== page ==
As MSU students prepare to graduate amid a pandemic, Master of Public Health Student Jennifer Thompson shares her personal story of triumph after a stroke. Confidence shaken, and thrown into health havoc, Thompson was forced to pause, reset, and find a way forward.
On Friday, December 18th she gets to realize her dream of graduating when others said it was not possible.
December 14, 2020
I returned to my roots in Public Health after having had a stroke in my 20’s and nearly completing a previous MPH program. To say my confidence was shaken would be an understatement. I had been told that I wouldn’t be able to return to graduate school but, those who know me know that I am stubborn. I wasn’t going to give up on this dream! I timidly started an online MPH program at Michigan State University’s College of Human Medicine in 2017, and I am graduating this December.
In the intervening years between my stroke and coming to MSU, while working hard to recover deficits, I came to see firsthand the ways that trauma and violence permeate our lives and the havoc that this wreaks on health and well-being. My professional interests shifted from chasing infectious disease outbreaks to addressing and preventing violence and trauma through a public health lens that incorporates individual, community, and system components. I chose the topics for my course projects during my coursework, and I almost always chose a topic related to trauma, gender-based violence, or criminal justice interventions. Especially after this year, I believe that we will be talking more about the role that traumas of all sorts play in health outcomes. These are meaningful conversations, and I am eager to join them.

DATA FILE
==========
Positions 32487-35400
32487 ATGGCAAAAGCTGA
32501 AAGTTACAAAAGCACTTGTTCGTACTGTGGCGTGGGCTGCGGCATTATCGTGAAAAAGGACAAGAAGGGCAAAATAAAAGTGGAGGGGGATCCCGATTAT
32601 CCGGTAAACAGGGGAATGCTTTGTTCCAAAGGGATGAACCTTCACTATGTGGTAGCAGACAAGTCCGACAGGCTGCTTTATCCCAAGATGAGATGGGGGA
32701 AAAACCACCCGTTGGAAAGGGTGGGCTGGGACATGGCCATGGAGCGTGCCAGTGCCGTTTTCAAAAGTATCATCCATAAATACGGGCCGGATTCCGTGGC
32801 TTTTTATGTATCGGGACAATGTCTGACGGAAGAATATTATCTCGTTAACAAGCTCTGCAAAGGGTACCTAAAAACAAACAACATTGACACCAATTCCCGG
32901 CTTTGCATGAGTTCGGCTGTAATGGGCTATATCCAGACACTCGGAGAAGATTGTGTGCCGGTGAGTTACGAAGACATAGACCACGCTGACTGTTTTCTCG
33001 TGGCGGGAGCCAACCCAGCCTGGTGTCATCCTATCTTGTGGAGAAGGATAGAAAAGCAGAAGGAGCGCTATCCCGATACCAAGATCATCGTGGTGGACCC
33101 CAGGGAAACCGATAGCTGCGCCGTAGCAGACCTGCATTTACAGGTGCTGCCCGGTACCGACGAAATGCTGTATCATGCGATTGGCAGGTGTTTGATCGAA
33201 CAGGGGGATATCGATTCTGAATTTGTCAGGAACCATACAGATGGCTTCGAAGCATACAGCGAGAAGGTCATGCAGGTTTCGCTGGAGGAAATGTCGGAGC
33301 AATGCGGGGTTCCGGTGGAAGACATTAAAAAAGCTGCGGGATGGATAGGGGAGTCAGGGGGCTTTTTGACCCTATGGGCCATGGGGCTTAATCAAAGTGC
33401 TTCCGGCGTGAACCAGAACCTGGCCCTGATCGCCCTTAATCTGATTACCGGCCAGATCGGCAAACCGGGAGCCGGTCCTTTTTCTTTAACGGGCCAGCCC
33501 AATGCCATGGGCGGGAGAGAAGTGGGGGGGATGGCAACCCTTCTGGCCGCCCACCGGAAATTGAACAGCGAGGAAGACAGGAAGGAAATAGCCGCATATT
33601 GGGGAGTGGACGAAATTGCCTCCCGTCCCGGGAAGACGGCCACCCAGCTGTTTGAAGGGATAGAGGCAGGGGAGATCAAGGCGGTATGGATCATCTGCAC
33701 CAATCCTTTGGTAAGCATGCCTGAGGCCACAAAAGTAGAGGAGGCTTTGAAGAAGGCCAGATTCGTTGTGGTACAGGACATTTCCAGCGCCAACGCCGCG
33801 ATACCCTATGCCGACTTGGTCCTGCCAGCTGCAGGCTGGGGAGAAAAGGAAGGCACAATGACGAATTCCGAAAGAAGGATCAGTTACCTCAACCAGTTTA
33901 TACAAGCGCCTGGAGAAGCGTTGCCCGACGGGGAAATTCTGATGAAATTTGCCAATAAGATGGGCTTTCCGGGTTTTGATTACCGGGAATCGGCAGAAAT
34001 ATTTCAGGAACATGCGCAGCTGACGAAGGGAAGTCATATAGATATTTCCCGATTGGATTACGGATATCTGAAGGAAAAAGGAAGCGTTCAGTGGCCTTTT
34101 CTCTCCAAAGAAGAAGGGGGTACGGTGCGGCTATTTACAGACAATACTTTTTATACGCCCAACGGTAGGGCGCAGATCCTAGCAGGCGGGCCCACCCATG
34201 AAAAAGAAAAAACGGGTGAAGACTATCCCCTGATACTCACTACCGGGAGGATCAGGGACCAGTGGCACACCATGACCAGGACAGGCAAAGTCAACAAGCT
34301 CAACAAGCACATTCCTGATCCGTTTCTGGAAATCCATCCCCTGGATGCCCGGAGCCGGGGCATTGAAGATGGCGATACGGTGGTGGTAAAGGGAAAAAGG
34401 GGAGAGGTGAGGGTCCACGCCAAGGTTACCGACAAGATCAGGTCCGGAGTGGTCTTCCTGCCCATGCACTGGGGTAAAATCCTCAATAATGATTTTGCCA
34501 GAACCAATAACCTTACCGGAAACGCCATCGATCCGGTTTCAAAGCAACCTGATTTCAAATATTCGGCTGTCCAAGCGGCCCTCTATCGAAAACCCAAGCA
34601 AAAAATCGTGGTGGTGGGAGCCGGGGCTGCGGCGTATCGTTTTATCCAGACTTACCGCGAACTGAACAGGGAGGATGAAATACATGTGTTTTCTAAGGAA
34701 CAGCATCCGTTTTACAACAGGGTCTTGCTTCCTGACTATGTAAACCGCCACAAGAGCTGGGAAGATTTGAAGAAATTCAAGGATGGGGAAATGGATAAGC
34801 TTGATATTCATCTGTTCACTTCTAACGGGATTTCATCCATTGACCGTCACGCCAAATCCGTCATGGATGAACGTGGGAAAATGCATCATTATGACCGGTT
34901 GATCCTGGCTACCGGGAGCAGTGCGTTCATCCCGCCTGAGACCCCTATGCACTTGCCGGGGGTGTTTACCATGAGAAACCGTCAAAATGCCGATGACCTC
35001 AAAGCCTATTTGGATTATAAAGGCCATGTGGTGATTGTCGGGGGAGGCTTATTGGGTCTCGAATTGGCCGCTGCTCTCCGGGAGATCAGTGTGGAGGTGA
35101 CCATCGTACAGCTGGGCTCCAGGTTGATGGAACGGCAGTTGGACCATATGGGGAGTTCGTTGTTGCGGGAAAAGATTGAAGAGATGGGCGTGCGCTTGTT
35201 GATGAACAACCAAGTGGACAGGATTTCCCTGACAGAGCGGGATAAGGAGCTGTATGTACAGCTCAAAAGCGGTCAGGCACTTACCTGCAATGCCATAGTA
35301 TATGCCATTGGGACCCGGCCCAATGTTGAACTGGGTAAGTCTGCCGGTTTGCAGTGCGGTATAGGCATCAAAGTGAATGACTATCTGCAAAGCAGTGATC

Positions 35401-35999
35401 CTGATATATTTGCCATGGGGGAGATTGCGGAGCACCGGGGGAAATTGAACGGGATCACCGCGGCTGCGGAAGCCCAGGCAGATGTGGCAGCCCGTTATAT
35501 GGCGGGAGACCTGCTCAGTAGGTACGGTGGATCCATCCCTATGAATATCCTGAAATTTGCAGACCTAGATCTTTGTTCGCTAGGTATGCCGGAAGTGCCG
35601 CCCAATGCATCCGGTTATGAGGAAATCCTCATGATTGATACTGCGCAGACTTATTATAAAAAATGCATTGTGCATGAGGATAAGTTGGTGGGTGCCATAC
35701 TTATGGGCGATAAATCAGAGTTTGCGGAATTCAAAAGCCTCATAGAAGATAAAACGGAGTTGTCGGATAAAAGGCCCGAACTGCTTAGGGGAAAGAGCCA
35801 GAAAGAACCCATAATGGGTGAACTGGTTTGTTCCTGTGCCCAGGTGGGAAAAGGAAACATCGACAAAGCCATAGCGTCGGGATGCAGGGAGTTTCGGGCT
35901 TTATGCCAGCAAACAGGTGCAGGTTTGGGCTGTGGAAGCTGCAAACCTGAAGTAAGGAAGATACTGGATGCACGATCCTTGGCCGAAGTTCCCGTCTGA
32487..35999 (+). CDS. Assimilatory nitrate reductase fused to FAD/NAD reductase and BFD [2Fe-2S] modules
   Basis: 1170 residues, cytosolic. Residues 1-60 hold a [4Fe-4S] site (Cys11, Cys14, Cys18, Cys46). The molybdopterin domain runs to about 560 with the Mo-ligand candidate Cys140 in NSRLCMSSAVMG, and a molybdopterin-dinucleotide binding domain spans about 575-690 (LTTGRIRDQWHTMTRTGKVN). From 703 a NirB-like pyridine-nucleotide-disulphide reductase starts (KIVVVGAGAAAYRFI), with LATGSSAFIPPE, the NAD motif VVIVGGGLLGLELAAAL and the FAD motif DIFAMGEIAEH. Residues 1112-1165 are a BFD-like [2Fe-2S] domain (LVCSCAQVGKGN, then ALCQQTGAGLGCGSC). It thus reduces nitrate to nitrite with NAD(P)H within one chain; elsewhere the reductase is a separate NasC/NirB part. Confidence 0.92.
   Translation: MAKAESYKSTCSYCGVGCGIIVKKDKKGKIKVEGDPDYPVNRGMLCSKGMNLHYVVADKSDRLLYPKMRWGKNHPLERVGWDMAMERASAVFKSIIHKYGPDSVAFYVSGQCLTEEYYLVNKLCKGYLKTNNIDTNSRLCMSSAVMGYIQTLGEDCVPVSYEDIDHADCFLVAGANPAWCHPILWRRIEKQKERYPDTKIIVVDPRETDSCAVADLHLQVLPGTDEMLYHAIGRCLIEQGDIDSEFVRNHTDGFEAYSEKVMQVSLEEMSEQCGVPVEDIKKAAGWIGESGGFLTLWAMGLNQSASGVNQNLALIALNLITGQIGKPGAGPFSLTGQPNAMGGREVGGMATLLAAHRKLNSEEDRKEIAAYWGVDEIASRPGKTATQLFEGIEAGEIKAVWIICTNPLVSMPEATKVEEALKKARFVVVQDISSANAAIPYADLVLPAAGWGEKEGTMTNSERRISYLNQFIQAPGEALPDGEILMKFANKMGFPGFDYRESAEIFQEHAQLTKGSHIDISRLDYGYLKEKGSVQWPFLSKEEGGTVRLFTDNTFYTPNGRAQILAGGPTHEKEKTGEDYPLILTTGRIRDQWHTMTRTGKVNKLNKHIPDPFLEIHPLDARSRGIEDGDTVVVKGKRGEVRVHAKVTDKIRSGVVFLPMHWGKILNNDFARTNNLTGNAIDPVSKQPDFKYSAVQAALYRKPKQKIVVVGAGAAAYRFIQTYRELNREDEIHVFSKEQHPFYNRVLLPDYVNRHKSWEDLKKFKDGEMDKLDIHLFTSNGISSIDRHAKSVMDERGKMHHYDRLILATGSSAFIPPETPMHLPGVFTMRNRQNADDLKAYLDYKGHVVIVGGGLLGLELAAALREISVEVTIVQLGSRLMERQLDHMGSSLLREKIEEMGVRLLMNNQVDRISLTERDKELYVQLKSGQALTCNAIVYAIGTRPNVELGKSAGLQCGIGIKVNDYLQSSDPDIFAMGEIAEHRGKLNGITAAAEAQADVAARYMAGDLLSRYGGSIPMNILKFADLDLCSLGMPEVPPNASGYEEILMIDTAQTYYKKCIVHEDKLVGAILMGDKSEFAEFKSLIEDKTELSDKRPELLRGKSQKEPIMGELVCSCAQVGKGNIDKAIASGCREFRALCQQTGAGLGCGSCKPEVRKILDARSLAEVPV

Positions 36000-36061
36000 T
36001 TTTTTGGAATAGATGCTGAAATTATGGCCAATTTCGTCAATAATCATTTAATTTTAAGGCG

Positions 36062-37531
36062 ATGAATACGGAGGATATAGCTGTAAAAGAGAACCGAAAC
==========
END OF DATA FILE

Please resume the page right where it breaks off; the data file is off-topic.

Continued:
I grew academically and personally, beyond my wildest expectations in the three years I spent in the MSU MPH program. I just completed my capstone research project investigating traumatic stress in law enforcement officers and the impact of organizational culture and leadership. One innovative approach to addressing trauma within the criminal justice system, particularly for victims, is highly trained facility dogs. I am currently waiting to be matched with a facility dog of my own and am eager to explore what research and practice opportunities are out there in 2021 for us!
It’s essential to have a supportive environment and faculty, especially for students who may be overcoming all sorts of adversities. Despite being an online program, I contributed and grew in ways that I never expected when I started. I have served on committee programs, received outstanding mentoring, and been a leader in the founding of the MPH Student Advisory Board, which seeks to foster and cultivate a sense of community through enhanced communication and connection.
Online Master of Public Health Student
College of Human Medicine